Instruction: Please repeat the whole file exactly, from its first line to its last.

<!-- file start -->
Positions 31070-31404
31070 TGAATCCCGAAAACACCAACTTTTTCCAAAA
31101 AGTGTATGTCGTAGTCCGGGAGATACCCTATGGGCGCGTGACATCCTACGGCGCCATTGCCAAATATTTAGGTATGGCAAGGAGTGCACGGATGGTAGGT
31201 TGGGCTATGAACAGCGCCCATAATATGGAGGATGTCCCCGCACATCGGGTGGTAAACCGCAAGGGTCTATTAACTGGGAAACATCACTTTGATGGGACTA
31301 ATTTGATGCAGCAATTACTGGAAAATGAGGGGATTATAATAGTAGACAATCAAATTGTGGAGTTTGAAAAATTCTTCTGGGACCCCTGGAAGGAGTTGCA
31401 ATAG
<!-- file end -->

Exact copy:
Positions 31070-31404
31070 TGAATCCCGAAAACACCAACTTTTTCCAAAA
31101 AGTGTATGTCGTAGTCCGGGAGATACCCTATGGGCGCGTGACATCCTACGGCGCCATTGCCAAATATTTAGGTATGGCAAGGAGTGCACGGATGGTAGGT
31201 TGGGCTATGAACAGCGCCCATAATATGGAGGATGTCCCCGCACATCGGGTGGTAAACCGCAAGGGTCTATTAACTGGGAAACATCACTTTGATGGGACTA
31301 ATTTGATGCAGCAATTACTGGAAAATGAGGGGATTATAATAGTAGACAATCAAATTGTGGAGTTTGAAAAATTCTTCTGGGACCCCTGGAAGGAGTTGCA
31401 ATAG